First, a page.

How does it work?
Typically the funding platform is hosted on a website which acts as the middleman between fundraiser and funder. These web-based crowdfunding platforms make it easier to get an idea in front of thousands of potential supporters, and allow funders to easily and securely make pledges. Many crowdfunding platforms are rewards-based, meaning that the fundraiser can offer tiered rewards to investors based on their level of support. OddStory Brewing Co., a local brewery that hosted a successful Kickstarter campaign in Fall 2016, offered rewards ranging from a branded t-shirt for those who pledged $25 or more to private beer tastings and brewing classes for those who pledged in the thousands.
Additionally, these crowdfunding platforms have rules and regulations to keep projects legitimate, focused, and legal. Kickstarter, for example, prohibits projects from offering equity or fundraising for charity, forbids fundraising for politics or illegal contraband, and requires prototype demonstrations for complex manufactured projects. Indiegogo, another major crowdfunding platform, allows fundraising for charity and offers a platform for equity offerings. Kickstarter has a policy that projects must meet or exceed their funding goal, or they receive nothing, and all supporters’ credit cards are not charged for their pledges. On the other hand, Indiegogo allows fundraisers to choose either “all-or-nothing” or more flexible options allowing them to keep whatever amount is raised.
Statistics and Market Impact
In 2015, nearly $2 billion was raised in the United States alone through equity, donation, real estate, and reward-based crowdfunding. Since its beginnings in 2009, reward-based crowdfunding platform Kickstarter, has raised $2.72 billion for 126,000 successful projects. While the vast majority of these crowdfunding campaigns raised less than $10,000, a growing number of campaigns are raising hundreds of thousands or even millions of dollars for exciting projects that go viral.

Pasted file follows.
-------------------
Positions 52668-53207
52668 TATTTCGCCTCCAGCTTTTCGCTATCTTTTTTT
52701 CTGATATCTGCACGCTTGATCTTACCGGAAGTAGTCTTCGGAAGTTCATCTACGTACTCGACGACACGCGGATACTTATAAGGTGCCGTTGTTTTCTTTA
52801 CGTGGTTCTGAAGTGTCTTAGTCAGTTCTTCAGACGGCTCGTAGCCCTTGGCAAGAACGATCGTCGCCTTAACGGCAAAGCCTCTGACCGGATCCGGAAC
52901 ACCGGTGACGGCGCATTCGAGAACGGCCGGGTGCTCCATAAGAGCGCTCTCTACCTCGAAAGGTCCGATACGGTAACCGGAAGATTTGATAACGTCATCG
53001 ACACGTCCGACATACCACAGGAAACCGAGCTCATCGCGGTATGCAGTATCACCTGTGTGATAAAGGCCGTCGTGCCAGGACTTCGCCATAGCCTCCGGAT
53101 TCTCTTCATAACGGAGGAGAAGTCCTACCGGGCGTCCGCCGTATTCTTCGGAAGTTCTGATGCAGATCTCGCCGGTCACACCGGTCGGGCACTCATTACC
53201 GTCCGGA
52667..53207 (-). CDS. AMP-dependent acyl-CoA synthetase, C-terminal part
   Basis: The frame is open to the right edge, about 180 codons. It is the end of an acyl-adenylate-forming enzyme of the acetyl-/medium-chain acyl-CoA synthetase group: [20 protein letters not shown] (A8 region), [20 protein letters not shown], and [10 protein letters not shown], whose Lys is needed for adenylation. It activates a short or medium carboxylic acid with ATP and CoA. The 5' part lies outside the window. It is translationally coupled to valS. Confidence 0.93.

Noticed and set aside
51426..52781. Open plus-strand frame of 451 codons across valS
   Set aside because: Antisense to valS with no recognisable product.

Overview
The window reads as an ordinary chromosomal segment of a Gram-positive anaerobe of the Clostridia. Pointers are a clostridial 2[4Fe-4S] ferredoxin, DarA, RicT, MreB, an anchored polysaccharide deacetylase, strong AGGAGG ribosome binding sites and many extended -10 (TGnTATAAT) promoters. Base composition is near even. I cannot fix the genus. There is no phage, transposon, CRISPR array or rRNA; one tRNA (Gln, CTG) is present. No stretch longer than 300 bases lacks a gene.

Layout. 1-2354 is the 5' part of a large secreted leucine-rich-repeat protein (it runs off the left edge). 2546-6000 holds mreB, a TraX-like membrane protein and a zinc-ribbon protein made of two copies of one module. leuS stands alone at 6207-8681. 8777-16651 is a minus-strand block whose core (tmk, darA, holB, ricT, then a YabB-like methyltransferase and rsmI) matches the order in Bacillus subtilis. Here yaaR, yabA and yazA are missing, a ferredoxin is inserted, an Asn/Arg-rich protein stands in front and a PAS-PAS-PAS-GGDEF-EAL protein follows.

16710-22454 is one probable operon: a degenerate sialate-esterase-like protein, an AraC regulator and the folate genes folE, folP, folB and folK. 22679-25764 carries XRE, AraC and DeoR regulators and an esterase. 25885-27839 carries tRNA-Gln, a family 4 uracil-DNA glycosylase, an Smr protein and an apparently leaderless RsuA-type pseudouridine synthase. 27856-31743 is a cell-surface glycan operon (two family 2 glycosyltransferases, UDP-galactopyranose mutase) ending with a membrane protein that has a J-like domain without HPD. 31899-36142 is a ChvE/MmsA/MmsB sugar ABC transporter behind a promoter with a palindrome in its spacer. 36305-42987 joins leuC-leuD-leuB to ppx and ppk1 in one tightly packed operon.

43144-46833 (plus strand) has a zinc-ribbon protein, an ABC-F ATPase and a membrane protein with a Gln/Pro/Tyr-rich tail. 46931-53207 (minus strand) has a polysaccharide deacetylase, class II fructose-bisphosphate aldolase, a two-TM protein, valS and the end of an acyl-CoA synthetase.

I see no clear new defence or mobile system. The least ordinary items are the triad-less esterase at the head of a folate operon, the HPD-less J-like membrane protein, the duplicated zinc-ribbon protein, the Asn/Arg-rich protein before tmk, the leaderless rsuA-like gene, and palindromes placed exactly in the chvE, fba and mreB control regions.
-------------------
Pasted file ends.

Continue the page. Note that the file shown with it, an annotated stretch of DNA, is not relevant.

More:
Back in 2012, the Pebble Smartwatch Kickstarter campaign, aiming for a goal of $100,000, managed to raise $10,266,845 from 68,929 backers. “Star Citizen,” an ambitious, space trading and combat video game, raised over $2 million from 34,000 backers in its own Kickstarter campaign. Still unfinished, the video game has continued to crowdfund its development on it’s own site, with a massive $141 million raised via crowdfunding, as of this past January.
Also in 2012, the developers of virtual reality (VR) headset Oculus Rift raised $2.4 million from over 9,500 backers in a massively successful Kickstarter campaign. Previously, virtual reality had been largely considered a failed ‘90s fad due in large part to unattainable technology, but the new successful Oculus Riff VR system made waves. Oculus was subsequently bought by Facebook for $2 billion, and since then major companies like Samsung, Sony, and Microsoft have been scrambling to develop their own products. Without crowdfunding, an entire multi-billion dollar market may have been unrealized.
Bigger than the Benjamins:
PR, Market Validation, and Learning from Failure
While the most obvious impetus for crowdfunding is money, the methods and mediums of crowdfunding have some ancillary benefits which, for many entrepreneurs, often end up being more beneficial than the actual funds.
“Crowdfunding has several advantages, foremost of which is its flexibility: unlike other types of investment that focus on a specific asset class, crowdfunding can be used to fund a variety of ventures,” says Dr. Phil Roundy, UC Foundation Assistant Professor of Entrepreneurship at UTC. “Other advantages are that it is relatively low risk for the entrepreneur, and it provides a mechanism for entrepreneurs to get feedback from a large pool of potential customers.”
“Crowdfunding is not just about the money; it is primarily a market builder,” says local Treehouse Project co-founder Enoch Elwell. “The important thing is that you’re building up a fan base, a market, and you’re learning from that market. Think of it as break-even community building more-so than making your millions.”
“Crowdfunding is a great way for entrepreneurs to broadcast their ideas and concepts,” adds Variable, Inc. founder and CEO George Yu. “A good portion of those ideas probably won’t succeed, and that’s not bad, because you didn’t lay down everything you have on the line. Even if the campaign fails, you got feedback from some fraction of the market very quickly to learn – ‘Is this a viable idea, or should I rethink it and do something else?’”
That saves people time and capital and overall makes the entrepreneurial environment more efficient. “An entrepreneur should never be afraid of failure,” he adds. “Failure is just another learning opportunity. The most important thing is to make sure you fail with the least amount of capital and time spent.”
Crowdfunding in Chattanoooga
Chattanooga has begun to carve out a name for itself as an innovation hub and thriving entrepreneurial ecosystem. It’s no surprise then that 129 Kickstarter campaigns have been successfully executed in Chattanooga. From coffee shops to emerging technologies, nonprofits and a UX (user experience) design school, these Chattanooga entrepreneurs used crowdfunding to get their ideas off the ground and rally the community to their causes.